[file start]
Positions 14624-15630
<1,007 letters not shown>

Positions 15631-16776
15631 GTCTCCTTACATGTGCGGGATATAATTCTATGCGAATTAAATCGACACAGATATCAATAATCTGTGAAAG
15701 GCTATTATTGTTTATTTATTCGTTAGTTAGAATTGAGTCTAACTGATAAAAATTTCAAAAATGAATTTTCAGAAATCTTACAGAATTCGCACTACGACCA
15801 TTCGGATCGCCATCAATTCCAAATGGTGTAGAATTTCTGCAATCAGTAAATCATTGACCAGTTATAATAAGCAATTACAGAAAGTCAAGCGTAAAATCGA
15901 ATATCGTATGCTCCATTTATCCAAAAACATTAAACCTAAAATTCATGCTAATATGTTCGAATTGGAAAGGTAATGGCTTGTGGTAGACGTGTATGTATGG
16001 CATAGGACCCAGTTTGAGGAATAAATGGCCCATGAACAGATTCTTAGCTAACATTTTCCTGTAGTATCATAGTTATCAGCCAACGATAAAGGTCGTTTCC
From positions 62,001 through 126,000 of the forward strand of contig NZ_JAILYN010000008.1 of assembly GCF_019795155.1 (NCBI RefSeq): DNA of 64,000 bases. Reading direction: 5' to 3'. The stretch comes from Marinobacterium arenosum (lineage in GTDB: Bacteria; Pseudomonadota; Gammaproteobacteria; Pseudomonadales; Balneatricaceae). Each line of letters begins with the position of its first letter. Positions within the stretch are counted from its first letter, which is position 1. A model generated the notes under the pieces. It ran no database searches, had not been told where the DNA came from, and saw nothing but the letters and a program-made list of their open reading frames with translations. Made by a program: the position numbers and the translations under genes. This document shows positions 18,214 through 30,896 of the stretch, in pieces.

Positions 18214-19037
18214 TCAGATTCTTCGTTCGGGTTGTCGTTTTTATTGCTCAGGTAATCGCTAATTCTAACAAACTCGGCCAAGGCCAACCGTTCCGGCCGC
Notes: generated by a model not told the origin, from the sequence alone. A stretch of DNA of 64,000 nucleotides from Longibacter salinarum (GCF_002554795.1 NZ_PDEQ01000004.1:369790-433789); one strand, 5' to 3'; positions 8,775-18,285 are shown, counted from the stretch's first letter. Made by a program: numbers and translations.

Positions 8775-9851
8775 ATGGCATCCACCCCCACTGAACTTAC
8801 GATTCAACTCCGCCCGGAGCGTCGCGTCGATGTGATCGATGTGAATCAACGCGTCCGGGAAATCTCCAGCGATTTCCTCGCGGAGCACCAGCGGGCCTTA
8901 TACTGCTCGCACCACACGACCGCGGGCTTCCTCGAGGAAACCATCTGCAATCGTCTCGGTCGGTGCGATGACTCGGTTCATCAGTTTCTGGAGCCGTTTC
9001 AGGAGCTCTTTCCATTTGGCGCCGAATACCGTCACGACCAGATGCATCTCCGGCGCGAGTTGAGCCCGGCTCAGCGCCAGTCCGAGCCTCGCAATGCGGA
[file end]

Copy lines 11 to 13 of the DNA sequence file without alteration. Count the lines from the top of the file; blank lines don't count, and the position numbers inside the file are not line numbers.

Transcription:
18214 TCAGATTCTTCGTTCGGGTTGTCGTTTTTATTGCTCAGGTAATCGCTAATTCTAACAAACTCGGCCAAGGCCAACCGTTCCGGCCGC
Notes: generated by a model not told the origin, from the sequence alone. A stretch of DNA of 64,000 nucleotides from Longibacter salinarum (GCF_002554795.1 NZ_PDEQ01000004.1:369790-433789); one strand, 5' to 3'; positions 8,775-18,285 are shown, counted from the stretch's first letter. Made by a program: numbers and translations.

Positions 8775-9851